More than nine in ten girls have experienced sexual harassment in public spaces in Belgium, according to a recent study, but as 94% of incidents aren’t reported to the police, the problem has for a long time seemed non-existent to those tasked with solving it.
Based on the findings of the Plan International study, the organisation has stressed that more targeted action is needed, together with the cooperation of cities, youth activists, and most importantly the police – the main contact point for these incidents.
“People in the police and justice sectors must be trained to receive and listen to all victims; raising awareness and training are key to an effective anti-sexism policy,” Sarah Schlitz, Secretary of State for Gender equality, Equal opportunity and Diversity, told The Brussels Times.
The police are aware that the negative perception of how reports will be dealt with is resulting in incidents not being reported at all, Olivier Slosse, spokesperson for the Bruxelles-Capital/Ixelles area, told The Brussels Times.
“This is one of the reasons why we are working with an external partner to train police officers on the broader context of sexism, how this translates into daily life, and how officers should deal with these incidents,” Slosse said.
He explained that this training should ensure that all police officers can correctly file reports on these incidents but added that the training also touches on ensuring that officers know how to treat victims when they make a complaint.
“Specifically focussing on the treatment of victims will make it easier for them to report such incidents,” Schlitz added.
In August, the Brussels North police zone launched a similar project to raise awareness by educating both police officers and the public about street harassment in the city, which ranges from unwanted whistling and sexist, homophobic or transphobic slurs, to following, flashing, and sexual assault.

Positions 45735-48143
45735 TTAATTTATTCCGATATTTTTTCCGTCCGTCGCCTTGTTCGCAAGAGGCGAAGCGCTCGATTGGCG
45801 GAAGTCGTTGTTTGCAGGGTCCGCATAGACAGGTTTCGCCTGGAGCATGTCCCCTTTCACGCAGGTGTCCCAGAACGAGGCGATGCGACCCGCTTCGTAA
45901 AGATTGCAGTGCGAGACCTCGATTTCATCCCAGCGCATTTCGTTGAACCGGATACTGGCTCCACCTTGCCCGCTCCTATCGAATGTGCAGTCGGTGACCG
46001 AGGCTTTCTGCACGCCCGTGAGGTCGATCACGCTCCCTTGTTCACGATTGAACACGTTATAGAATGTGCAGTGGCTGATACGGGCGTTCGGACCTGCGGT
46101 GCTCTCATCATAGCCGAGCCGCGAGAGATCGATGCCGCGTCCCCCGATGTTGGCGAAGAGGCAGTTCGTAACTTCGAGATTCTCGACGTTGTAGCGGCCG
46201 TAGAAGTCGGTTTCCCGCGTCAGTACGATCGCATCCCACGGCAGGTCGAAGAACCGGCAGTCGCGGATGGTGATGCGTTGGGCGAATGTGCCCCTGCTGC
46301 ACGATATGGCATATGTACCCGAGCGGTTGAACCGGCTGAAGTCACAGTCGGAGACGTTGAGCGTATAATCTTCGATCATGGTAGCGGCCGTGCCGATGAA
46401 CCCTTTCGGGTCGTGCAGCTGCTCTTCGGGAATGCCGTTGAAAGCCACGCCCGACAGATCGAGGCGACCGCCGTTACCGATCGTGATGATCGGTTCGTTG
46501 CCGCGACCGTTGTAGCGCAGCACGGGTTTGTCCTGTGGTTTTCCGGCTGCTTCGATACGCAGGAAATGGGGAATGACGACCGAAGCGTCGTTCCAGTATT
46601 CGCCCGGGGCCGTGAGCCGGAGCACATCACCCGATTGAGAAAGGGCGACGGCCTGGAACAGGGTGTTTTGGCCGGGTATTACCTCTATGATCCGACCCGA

Even if a crime is reported to the police, it can be difficult to catch the perpetrator and for them to be brought to justice, which is another legal barrier that stops victims from reporting harassment, according to Els Enhus, professor in Criminology at the Free University of Brussels (VUB).
“These incidents often happen in a crowd, meaning the perpetrator can disappear quickly. Victims have often already considered that it’s almost impossible to find the perpetrator and that it can be difficult to prove the crime before reporting it,” she said.
Slosse agreed that this results in women and girls not knowing whether reporting such incidents will result in the perpetrator actually being reprimanded, further creating a barrier to report them. As a result, he said, sexual harassment “does not appear on the radar.”
“Then men can say that the problem does not exist because their reality is different from what women experience in a public space,” he added.
Recently, Bruxelles-Capital/Ixelles launched an initiative to place plainclothes patrols on the streets to help them gather more tangible evidence and to catch perpetrators of sexual harassment red-handed.